There is a simple heuristic to understand the cancellation. The electron is propagating back and forth in time by a particle path integral, and when it is going backwards, it is a positron. The positron segments have positive charge, and the electron segments have negative charge. When you slice this at any time, you always have one more electron line than positron on each slice (because overall the electron is moving from past to future), but if you look close to one time slice, each individual path zig-zags a diverging number of times, making the effective instantaneous distribution a smeared out mess of positive and negative charges, which is approximately as wide as the Compton wavelength (which is the scale at which the electron path stops being strictly future oriented). This makes an effective fractal smeared out charge distribution which adds up to e, and the self-energy of a smeared out smooth charge distribution would be finite, except if irregular, it can still be divergent.

The cancellation of the positron and electron classical divergences would be suspect if you didn't have a covariant regulator, which is why the Feynman style regulator is so important. In the Pauli-Villars picture, you add additional heavy electrons with wrong sign loop contributions to cancel out the high-k divergences in the diagram. In general, this requires two regulator fields. The regulator fields allow the same formal manipulations on their divergent integrals as the physical fields, so that the end result just subtracts out the same diagram at a higher mass. The subtraction process gives a finite integral, which justifies the intermediate manipulations, and shows that, in a covariant regulator, the electron-positron cancellation is really happening.

If you just cut off positron and electron at high k, you need to make sure that the cutoff respects the cancellation. If you include more high-k electrons than positrons, you get the classical linear in the cutoff divergence again.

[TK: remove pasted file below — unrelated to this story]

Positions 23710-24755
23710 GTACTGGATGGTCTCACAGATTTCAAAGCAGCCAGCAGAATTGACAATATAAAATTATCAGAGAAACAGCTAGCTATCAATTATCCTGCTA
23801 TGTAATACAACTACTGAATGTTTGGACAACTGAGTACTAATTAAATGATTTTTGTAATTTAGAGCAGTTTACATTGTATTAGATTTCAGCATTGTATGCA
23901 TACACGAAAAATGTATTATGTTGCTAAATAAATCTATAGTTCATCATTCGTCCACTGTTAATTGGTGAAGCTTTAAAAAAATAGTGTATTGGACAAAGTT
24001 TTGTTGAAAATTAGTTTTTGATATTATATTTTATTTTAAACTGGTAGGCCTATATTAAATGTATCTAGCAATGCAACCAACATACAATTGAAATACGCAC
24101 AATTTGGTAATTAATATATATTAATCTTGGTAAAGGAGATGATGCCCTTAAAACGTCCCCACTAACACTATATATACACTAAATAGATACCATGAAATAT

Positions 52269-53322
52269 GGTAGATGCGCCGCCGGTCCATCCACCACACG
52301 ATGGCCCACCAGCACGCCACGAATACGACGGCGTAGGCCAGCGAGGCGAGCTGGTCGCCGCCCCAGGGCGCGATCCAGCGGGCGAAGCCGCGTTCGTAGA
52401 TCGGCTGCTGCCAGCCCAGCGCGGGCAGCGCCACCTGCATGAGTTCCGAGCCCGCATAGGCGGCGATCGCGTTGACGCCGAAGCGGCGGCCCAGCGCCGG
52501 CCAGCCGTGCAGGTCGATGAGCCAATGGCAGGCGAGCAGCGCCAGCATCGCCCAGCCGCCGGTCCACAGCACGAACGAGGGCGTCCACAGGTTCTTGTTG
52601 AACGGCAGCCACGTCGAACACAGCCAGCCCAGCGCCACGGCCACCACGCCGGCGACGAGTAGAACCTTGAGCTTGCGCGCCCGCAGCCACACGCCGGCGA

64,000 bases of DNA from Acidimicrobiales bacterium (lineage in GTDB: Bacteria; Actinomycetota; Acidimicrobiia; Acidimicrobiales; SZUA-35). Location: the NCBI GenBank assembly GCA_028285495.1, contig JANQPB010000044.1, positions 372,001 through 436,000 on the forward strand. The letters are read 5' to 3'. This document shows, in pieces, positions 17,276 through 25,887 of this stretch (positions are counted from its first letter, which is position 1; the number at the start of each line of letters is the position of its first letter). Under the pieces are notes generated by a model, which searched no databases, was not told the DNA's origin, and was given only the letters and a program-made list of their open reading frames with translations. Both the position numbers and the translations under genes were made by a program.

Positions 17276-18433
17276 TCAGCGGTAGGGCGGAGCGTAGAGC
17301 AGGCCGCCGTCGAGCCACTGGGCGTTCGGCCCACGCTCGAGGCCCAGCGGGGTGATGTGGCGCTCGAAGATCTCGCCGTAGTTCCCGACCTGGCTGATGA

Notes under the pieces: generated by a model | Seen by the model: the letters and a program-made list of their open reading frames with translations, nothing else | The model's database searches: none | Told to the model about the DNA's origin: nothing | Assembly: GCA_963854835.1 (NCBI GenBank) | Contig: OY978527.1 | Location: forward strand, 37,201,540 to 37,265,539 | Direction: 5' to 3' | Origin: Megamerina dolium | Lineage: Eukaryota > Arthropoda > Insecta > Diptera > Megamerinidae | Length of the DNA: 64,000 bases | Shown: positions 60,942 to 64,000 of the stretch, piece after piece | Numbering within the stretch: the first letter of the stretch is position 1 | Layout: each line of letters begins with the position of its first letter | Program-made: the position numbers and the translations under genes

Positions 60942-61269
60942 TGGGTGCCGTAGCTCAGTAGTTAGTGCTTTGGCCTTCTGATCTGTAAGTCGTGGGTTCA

## Best Answer

This view would not be accepted by physicists today.

Charged particles have mechanical mass, momentum, and energy (rest and kinetic) and the fields have energy and momentum. Total energy is conserved. Total momentum is conserved.

Are there cases where it can be sensible to imagine field momentum as an additional mechanical momentum? Sure, consider the paper "Electrostatic potential energy leading to an inertial mass change for a system of two point charges" by Timothy Boyer in the American Journal of Physics 46(4) 383-385 (1978); http://dx.doi.org/10.1119/1.11328

It's a short paper but the point is that if you ignore the forces that the charges exert on each other then they can together and collectively act like a particle of different mass. In reality there is more than one particle, each with their own mass, their own mechanical energy, and their own mechanical momentum. And there are fields, both external and from each charge. And the fields collectively have field energy and field momentum. And when you exert forces on the charges each particle feels a force and changes its energy and momentum accordingly and they also exchange energy and momentum with the fields through which the charged particles within the system also affect each other.

So it's not that you must add field momentum to bare mechanical momentum to get some kind of total mechanical momentum. The correct physics is that you need total momentum which includes all the mechanical momentum (i.e. $\gamma m \vec v$ for each particle of mass $m$) and all the field momentum. And the only deviation allowed is that if you want to ignore some effects you can try to get away with doing it wrong by trying to compensate by adjusting some other things.

But be warned. Sometimes people fudge things in a frame dependant manner. For instance with your charged sphere you have to include the binding energy keeping the charge on the sphere before you get something that is relativistically covariant. If you include everything then it works out fine. But if you've included everything you just have the regular mechanical momentum of each charge and the total field momentum from the total field. Or more likely, you measure changes in momentum.

Also, it can be important to have momentum located in the correct place for relativistic reasons.